Author Version, Slides, Source Code, Demo

Thumbnail of Interactive Revision Exploration using Small Multiples of Software Maps

Interactive Revision Exploration using Small Multiples of Software Maps

Willy Scheibel, Matthias Trapp, and Jürgen Döllner
7th International Conference on Information Visualization Theory and Applications (IVAPP) 2016, BibTeX, Abstract, DOI:10.5220/0005694401310138

To explore and to compare different revisions of complex software systems is a challenging task as it requires to constantly switch between different revisions and the corresponding information visualization. This paper proposes to combine the concept of small multiples and focus+context techniques for software maps to facilitate the comparison of multiple software map themes and revisions simultaneously on a single screen. This approach reduces the amount of switches and helps to preserve the mental map of the user. Given a software project the small multiples are based on a common dataset but are specialized by specific revisions and themes. The small multiples are arranged in a matrix where rows and columns represents different themes and revisions, respectively. To ensure scalability of the visualization technique we also discuss two rendering pipelines to ensure interactive frame-rates. The capabilities of the proposed visualization technique are demonstrated in a collaborative exploration setting using a high-resolution, multi-touch display.

Author Version, Poster (Portrait), Poster (Landscape)

2014

Thumbnail of Interaktive Visualisierung von hierarchischen, multivariaten und zeitlich variierenden Daten

Interaktive Visualisierung von hierarchischen, multivariaten und zeitlich variierenden Daten

Willy Scheibel
Master's Thesis at the Hasso Plattner Institute, University of Potsdam 2014, Abstract, DOI:10.13140/RG.2.2.33837.33763

A treemap recursively subdivides a two-dimensional area in order to encode a hierarchy and enables the visualization of multiple attributes e.g. with the size, the extruded height or the color of a node. Traditional treemap layout algorithms and rendering techniques can only be used for the comparison of two data sets at different points in time to some extent, as (1) no comparison between nodes in a treemap and between different states is possible and (2) there are no rendering techniques for the size differences of a node over time. This thesis introduces the techniques EvoCell-Layouting, Change Map, and Change Hints. EvoCell-Layouting is a novel treemap layout algorithm that iteratively changes a given treemap layout. Change Maps are density maps to locate changes in attribute values disregarding the difference and the size of the node. Change Hints visualize spatial changes between two states of a treemap. These three techniques enhance the comprehension of the evolution of temporal hierarchical data. A prototypical implementation, a discussion about alternatives, and performance and memory analyses demonstrate real data applicability. An additional case study reveals distinctive changes in the software system of a monitored open-source project that are hard to detect with traditional hierarchy visualizations.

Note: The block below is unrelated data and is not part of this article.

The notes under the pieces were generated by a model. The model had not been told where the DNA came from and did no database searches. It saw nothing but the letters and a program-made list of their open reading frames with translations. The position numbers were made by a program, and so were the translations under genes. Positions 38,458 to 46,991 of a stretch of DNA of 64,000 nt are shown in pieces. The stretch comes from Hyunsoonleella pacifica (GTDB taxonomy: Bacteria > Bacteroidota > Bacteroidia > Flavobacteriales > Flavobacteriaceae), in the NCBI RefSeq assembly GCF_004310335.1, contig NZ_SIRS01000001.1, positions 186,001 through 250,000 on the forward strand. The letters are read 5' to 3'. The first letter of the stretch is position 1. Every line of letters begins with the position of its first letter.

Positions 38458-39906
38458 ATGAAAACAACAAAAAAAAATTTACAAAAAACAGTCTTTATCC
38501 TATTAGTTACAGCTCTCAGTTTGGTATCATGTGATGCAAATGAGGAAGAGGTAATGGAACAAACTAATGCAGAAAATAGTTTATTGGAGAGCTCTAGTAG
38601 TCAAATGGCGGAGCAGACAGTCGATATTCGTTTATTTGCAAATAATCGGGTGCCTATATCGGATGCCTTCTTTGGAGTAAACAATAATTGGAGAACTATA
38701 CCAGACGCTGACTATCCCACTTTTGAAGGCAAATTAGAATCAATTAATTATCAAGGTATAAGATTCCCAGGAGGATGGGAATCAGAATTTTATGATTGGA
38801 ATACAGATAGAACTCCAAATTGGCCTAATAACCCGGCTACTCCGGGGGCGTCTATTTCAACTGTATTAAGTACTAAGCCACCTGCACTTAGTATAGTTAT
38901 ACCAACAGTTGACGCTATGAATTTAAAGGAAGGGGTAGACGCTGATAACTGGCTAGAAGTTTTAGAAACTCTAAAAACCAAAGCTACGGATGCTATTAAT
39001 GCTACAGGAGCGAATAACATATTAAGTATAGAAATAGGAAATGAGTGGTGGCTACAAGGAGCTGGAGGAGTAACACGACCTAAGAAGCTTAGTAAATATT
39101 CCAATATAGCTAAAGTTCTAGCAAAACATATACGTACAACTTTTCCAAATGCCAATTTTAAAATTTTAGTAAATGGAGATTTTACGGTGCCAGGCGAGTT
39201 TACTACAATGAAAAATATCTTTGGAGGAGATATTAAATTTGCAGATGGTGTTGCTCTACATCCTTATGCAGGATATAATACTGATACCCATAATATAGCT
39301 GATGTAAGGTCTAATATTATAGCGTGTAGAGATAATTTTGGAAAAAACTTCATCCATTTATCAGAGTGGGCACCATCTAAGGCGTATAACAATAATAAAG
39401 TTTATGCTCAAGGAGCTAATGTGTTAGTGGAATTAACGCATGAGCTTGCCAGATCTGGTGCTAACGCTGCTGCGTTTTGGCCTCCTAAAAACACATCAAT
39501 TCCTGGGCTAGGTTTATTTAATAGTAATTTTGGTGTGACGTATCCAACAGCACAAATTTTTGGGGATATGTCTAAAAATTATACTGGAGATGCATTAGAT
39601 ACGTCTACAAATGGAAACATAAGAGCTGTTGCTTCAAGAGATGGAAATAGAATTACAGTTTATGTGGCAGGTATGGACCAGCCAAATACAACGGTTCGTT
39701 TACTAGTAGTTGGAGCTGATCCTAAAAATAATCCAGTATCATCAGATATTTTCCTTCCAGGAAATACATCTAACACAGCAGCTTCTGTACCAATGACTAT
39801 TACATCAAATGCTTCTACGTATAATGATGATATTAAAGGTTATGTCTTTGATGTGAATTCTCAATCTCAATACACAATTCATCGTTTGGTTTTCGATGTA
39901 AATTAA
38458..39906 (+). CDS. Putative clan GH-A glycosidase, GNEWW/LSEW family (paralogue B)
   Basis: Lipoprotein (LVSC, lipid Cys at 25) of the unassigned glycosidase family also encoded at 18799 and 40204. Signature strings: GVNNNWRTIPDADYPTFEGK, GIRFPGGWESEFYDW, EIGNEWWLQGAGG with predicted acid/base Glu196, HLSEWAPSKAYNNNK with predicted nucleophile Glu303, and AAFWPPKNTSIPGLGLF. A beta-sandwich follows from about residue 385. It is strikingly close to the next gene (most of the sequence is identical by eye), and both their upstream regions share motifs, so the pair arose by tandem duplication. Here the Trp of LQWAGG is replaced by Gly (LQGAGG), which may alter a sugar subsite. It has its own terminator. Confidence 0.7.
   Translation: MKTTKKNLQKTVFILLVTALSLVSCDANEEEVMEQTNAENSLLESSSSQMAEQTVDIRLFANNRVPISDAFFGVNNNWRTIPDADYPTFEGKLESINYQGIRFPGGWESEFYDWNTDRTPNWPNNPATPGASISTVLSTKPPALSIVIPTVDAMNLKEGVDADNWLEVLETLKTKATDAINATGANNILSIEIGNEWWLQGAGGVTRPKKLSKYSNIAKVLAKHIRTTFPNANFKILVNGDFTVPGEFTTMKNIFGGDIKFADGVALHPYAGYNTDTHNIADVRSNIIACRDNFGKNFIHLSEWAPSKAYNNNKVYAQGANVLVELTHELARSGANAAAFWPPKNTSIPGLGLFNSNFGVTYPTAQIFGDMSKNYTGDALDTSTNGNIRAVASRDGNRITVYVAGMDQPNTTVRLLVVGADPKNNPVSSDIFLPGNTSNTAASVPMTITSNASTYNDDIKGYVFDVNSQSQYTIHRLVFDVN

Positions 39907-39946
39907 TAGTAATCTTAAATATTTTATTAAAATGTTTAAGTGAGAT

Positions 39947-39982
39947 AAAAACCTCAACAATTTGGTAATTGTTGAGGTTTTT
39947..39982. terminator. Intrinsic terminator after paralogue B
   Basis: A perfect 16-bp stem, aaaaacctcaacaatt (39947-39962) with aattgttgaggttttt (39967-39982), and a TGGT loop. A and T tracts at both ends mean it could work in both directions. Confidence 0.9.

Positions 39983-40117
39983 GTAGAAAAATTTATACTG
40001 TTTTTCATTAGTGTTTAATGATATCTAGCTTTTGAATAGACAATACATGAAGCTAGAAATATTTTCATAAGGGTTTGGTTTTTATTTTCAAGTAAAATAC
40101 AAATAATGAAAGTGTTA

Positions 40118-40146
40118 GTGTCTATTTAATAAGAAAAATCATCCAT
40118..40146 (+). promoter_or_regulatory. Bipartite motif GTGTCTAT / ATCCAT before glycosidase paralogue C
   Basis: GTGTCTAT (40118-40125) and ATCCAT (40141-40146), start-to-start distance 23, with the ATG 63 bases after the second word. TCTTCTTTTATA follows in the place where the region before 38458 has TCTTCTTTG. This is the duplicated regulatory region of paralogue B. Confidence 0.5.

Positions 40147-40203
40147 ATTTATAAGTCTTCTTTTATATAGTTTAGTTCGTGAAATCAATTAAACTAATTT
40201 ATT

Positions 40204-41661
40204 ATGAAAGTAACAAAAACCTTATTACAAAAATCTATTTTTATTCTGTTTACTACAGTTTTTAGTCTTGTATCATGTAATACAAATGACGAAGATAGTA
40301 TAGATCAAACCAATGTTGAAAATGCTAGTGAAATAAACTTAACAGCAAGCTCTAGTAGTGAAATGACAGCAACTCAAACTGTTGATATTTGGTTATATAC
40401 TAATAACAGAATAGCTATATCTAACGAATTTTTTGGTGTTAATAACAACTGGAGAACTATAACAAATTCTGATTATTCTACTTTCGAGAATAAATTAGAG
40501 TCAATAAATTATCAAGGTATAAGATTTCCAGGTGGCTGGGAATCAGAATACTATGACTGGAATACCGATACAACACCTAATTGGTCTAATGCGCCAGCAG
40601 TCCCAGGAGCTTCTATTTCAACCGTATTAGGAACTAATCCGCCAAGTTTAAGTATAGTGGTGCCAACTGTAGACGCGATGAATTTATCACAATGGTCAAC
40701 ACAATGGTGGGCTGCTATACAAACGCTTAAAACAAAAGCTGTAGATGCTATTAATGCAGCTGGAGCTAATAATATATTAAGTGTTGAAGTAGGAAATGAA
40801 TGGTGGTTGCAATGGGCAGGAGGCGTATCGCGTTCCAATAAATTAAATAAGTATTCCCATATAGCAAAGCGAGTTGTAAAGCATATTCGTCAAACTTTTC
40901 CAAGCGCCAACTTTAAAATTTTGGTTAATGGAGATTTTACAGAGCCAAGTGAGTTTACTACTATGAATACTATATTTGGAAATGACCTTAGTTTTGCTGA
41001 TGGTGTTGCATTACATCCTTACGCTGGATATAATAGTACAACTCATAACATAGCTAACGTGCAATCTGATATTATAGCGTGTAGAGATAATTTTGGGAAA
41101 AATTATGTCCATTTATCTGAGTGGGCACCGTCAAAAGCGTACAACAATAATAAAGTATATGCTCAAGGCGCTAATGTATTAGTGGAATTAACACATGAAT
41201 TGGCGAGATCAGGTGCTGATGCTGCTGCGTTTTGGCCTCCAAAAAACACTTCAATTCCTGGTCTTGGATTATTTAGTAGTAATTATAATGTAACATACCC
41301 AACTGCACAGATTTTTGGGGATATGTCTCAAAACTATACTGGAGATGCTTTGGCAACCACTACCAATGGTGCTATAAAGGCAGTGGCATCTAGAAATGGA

Thesis

Committee Work

Logo of Faculty of Digital Engineering (Hasso Plattner Institute and University of Potsdam)
since 2017

Faculty Counsil, Voting Member

Faculty of Digital Engineering (Hasso Plattner Institute and University of Potsdam)

Logo of Faculty of Digital Engineering (Hasso Plattner Institute and University of Potsdam)
Logo of Faculty of Digital Engineering (Hasso Plattner Institute and University of Potsdam)
since 2017

Study Commission, Voting Member

Faculty of Digital Engineering (Hasso Plattner Institute and University of Potsdam)

Logo of Faculty of Digital Engineering (Hasso Plattner Institute and University of Potsdam)
Logo of IEEE Computer Society / VGTC
since 2021

Reviewer

IEEE Computer Society / VGTC

  • Transactions for Visualization and Computer Graphics (TVCG)
  • Visualization Conference (VIS)
  • Pacific Visualization Symposium (PacificVis)
Logo of IEEE Computer Society / VGTC
Logo of Elsevier
since 2021

Reviewer

Elsevier

  • Information Sciences (INS)
Logo of Elsevier
Logo of International Symposium on Visual Information Communication and Interaction
since 2022

Reviewer

International Symposium on Visual Information Communication and Interaction

  • VINCI
Logo of International Symposium on Visual Information Communication and Interaction
Logo of International Symposium on Visual Information Communication and Interaction: VINCI 2021
in 2021

Organization Committee, Publication Chair

International Symposium on Visual Information Communication and Interaction: VINCI 2021

Logo of International Symposium on Visual Information Communication and Interaction: VINCI 2021
Logo of University of Potsdam
2018–2019

Working Group for the Principles in Teaching, Voting Member

University of Potsdam